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Dynamic and Double-Diffusive Instabilities in a Weak Pycnocline. Part I: Observations of Heat Flux and Diffusivity in the Vicinity of Maud Rise, Weddell Sea

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  • 1 Department of Oceanography, Naval Postgraduate School, Monterey, California
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Abstract

An expedition to study the stability of the weakly stratified water column in the eastern Weddell Sea was undertaken in the austral winter of 2005. A regional CTD survey around Maud Rise delineated water mass boundaries associated with flow around the seamount and identified areas most susceptible to overturning. A downstream region of the seamount Taylor column was found least stable, with a potential density difference across the pycnocline less than 0.018 kg m−3. Intensive water column measurements, including 1300 profiles of temperature, conductivity, and fast-response microconductivity, were made during a series of 13 drift stations to investigate vertical turbulent transports and the evolution of water column stability. The dependence of pycnocline turbulent diffusivity kT on Froude number Fr (turbulence generated by internal wave shear) and density ratio Rρ (turbulence generated by diffusive layering and possibly diapycnal cabbeling) is investigated. The Fr alone cannot explain completely the observed kT variability. Instead, there is also a strong dependence on Rρ. Turbulent diffusivity is an order of magnitude larger in the weakly stratified Taylor cap over Maud Rise (where Rρ approaches one) than in the surrounding water column that is unaffected by flow around Maud Rise. In terms of water column stability, diffusive heat flux across the pycnocline inhibits winter ice growth and densification of the surface layer. The observed Rρ dependence of kT thus provides a strong negative feedback on the winter evolution of the Maud Rise area water column toward overturning instability.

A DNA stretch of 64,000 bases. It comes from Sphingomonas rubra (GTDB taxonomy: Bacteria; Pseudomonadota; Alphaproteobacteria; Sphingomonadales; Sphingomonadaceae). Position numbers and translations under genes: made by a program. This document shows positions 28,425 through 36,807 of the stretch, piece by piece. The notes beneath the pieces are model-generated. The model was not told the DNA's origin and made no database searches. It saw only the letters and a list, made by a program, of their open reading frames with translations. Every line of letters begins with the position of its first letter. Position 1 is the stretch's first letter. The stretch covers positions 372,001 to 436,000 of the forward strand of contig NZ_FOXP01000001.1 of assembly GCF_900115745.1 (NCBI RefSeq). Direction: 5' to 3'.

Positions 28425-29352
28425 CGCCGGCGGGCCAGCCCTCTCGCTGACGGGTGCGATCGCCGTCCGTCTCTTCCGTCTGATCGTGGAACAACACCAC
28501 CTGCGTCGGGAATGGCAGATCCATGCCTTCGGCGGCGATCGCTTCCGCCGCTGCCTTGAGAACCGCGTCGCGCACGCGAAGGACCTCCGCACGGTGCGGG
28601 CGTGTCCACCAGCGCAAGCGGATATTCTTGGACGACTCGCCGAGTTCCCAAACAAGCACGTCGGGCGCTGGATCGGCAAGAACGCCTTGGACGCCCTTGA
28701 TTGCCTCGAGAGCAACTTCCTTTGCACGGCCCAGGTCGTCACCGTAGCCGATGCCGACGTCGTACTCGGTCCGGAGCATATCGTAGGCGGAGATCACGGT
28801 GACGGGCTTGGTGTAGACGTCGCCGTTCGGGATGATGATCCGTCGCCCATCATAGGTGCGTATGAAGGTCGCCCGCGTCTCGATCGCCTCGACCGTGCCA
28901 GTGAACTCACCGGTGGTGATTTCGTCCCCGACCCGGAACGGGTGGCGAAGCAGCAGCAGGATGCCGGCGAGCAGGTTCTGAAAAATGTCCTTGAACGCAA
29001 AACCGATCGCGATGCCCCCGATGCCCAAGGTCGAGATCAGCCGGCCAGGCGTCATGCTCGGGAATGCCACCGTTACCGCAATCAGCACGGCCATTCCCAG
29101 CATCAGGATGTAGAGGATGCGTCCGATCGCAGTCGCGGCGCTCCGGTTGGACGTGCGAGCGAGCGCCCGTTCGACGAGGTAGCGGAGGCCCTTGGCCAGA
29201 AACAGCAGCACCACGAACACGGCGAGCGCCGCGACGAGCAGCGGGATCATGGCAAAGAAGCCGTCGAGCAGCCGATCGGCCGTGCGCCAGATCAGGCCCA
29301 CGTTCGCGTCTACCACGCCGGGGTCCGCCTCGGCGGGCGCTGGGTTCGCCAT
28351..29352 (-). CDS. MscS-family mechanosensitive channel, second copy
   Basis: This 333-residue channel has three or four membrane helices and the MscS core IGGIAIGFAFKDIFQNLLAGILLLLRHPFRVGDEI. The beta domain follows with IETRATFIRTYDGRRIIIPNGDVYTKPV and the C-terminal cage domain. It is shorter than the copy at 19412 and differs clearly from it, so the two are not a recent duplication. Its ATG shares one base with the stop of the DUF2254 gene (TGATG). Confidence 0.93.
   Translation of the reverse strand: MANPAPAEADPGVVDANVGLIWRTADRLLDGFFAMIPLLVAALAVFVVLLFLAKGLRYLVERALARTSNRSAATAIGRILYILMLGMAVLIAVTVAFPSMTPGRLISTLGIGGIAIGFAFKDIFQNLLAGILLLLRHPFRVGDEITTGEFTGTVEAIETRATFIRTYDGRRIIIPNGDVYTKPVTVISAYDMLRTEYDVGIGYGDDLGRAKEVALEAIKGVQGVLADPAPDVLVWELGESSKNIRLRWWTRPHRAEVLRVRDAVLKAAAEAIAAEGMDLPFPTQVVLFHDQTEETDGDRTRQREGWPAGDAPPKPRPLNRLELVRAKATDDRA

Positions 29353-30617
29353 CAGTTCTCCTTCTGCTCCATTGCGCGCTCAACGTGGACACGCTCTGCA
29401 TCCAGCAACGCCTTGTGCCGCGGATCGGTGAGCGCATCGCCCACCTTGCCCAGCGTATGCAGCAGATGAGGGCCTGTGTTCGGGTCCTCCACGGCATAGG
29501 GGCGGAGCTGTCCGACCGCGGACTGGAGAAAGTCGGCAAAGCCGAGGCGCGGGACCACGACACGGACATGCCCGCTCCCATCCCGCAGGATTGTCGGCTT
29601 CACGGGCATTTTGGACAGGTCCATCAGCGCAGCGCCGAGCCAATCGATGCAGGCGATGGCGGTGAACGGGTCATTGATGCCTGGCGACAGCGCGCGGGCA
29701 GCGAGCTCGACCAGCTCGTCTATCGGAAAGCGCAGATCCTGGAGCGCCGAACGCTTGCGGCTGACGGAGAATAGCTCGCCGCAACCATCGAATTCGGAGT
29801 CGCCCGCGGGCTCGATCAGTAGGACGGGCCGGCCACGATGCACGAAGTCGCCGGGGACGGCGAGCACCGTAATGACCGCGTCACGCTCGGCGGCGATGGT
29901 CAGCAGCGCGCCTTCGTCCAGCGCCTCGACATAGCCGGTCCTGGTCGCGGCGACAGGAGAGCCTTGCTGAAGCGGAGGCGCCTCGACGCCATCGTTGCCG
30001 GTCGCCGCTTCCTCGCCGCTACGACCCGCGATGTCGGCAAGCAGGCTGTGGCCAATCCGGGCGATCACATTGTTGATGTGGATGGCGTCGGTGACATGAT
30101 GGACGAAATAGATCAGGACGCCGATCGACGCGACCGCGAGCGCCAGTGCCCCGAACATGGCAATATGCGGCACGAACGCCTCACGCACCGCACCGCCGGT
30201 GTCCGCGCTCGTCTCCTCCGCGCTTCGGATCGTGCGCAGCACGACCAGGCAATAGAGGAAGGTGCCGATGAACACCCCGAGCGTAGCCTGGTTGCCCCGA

Corresponding author address: William Shaw, Department of Oceanography, Naval Postgraduate School, 833 Dyer Road, OC Dept., Rm. 328 Spanagel Hall, Monterey, CA 93943. E-mail: wjshaw@nps.edu

Abstract

An expedition to study the stability of the weakly stratified water column in the eastern Weddell Sea was undertaken in the austral winter of 2005. A regional CTD survey around Maud Rise delineated water mass boundaries associated with flow around the seamount and identified areas most susceptible to overturning. A downstream region of the seamount Taylor column was found least stable, with a potential density difference across the pycnocline less than 0.018 kg m−3. Intensive water column measurements, including 1300 profiles of temperature, conductivity, and fast-response microconductivity, were made during a series of 13 drift stations to investigate vertical turbulent transports and the evolution of water column stability. The dependence of pycnocline turbulent diffusivity kT on Froude number Fr (turbulence generated by internal wave shear) and density ratio Rρ (turbulence generated by diffusive layering and possibly diapycnal cabbeling) is investigated. The Fr alone cannot explain completely the observed kT variability. Instead, there is also a strong dependence on Rρ. Turbulent diffusivity is an order of magnitude larger in the weakly stratified Taylor cap over Maud Rise (where Rρ approaches one) than in the surrounding water column that is unaffected by flow around Maud Rise. In terms of water column stability, diffusive heat flux across the pycnocline inhibits winter ice growth and densification of the surface layer. The observed Rρ dependence of kT thus provides a strong negative feedback on the winter evolution of the Maud Rise area water column toward overturning instability.

Corresponding author address: William Shaw, Department of Oceanography, Naval Postgraduate School, 833 Dyer Road, OC Dept., Rm. 328 Spanagel Hall, Monterey, CA 93943. E-mail: wjshaw@nps.edu
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